OBITUARY: Eddie Griffiths

Tam Dalyell's obituary of Eddie Griffiths [20 October] draws attention to his naive maiden speech in the House of Commons, and to his inability to realise that a failure to reside in his constituency would render him politically vulnerable, writes D. J. Stapley. However, neither his continued Welsh residence nor his indiscreet visit to a Conservative MP in Suffolk, reported by Dalyell, were ever more than an excuse and the "last straw" needed to get rid of a man who spoke his mind too openly.

Eddie maintained that irreparable damage had been done to the steel industry from the 1950s onwards by both Conservative and Labour parties who had used it as a political football. He was also angry, like many other loyal trade-unionists, some in senior positions, at the way that the Labour government had set up the nationalised industry in 1967 and had then interfered daily in operational matters - and angry at the way that they had forced on the industry political, rather than commercially sensible, decisions.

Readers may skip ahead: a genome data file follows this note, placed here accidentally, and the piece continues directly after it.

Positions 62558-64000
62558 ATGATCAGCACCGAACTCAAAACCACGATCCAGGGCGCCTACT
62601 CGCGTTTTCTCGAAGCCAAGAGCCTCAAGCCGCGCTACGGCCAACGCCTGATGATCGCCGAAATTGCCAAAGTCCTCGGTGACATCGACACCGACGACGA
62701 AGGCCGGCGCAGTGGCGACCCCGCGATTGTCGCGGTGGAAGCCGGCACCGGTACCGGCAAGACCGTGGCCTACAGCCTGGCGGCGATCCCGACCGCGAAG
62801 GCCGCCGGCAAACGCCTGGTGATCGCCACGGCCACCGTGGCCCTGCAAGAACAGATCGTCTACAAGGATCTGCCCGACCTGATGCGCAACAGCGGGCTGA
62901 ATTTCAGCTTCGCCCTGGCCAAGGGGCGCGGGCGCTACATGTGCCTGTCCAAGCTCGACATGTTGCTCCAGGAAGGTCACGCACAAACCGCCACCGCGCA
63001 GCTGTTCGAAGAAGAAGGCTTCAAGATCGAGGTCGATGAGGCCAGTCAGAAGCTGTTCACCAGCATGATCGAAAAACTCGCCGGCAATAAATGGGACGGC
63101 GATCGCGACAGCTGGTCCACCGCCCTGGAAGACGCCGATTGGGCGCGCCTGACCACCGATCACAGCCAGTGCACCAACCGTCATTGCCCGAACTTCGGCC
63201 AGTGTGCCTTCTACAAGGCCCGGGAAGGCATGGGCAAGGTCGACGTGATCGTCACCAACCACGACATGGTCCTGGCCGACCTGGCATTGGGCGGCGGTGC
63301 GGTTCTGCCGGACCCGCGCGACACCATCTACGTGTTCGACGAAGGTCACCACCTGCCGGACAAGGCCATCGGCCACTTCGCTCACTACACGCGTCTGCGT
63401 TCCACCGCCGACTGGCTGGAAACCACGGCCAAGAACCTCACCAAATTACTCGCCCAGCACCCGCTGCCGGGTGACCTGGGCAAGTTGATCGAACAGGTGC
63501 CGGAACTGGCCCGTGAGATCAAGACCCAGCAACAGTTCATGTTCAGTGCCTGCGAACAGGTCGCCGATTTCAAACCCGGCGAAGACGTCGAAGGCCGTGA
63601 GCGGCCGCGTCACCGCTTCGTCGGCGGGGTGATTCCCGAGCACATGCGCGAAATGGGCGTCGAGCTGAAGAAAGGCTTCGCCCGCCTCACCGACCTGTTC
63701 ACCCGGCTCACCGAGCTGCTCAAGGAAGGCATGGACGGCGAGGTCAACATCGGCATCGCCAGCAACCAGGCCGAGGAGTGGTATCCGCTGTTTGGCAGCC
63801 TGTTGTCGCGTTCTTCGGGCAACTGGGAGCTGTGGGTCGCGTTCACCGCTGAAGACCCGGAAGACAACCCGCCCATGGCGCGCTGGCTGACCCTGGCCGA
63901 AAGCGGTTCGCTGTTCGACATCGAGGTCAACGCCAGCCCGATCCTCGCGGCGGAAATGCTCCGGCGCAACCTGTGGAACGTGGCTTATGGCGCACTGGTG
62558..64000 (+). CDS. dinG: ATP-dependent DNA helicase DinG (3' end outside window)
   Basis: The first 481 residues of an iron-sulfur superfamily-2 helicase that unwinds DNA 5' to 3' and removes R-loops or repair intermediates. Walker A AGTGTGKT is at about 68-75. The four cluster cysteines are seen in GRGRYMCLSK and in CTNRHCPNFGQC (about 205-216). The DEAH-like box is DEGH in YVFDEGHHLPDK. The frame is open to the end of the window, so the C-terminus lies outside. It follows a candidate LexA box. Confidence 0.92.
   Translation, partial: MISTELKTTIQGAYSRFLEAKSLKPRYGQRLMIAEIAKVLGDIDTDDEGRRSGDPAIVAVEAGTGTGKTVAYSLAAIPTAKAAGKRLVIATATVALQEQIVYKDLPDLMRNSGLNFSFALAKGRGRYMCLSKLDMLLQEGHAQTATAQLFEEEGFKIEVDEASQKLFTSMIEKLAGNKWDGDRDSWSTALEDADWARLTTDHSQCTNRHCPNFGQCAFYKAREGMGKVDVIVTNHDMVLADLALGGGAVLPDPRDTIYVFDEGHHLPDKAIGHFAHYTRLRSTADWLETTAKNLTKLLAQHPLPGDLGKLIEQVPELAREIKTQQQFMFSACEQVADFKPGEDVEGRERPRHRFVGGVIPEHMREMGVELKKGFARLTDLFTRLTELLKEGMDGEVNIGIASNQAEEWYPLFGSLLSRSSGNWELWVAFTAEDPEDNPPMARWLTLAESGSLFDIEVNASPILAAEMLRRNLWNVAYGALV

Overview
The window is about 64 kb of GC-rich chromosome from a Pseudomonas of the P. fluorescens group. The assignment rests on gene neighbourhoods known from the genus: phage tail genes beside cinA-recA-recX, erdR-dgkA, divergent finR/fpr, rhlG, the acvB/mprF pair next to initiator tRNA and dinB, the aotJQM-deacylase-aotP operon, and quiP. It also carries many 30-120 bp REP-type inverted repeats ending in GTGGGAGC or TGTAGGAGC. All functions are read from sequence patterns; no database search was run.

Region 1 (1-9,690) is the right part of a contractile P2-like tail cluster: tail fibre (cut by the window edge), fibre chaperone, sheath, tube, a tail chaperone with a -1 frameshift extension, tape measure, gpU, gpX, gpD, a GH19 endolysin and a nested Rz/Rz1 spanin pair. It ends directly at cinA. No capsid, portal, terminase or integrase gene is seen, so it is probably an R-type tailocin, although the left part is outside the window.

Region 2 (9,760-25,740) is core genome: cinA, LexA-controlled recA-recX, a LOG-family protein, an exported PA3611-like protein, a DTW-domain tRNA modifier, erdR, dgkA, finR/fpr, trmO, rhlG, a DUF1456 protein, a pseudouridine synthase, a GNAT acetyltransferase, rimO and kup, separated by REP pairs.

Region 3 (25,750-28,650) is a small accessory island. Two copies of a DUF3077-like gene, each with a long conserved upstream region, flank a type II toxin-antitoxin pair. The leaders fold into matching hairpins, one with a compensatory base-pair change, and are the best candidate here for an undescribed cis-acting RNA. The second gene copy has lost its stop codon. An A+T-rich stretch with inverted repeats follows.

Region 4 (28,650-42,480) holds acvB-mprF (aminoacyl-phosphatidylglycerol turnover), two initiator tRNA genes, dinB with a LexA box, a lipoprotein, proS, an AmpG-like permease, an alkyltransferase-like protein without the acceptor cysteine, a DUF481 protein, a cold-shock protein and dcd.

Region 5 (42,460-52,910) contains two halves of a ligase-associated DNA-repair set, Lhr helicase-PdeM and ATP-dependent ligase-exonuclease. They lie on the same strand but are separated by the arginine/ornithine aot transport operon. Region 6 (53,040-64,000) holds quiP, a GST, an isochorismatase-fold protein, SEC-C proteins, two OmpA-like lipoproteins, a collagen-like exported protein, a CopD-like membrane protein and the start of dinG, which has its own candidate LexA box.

After he ceased to be an MP, Eddie worked with me in British Steel Corporation Sheffield Division headquarters on a research project and was, also, writing a book to demonstrate the damage done to the industry by political interference.

He believed that honest criticism and debate could correct the faults in both unions and management in the industry and in the Labour Party. Was he ahead of his time or just too naive? As a Christian democrat, he should never have been wedded to that particular constituency party.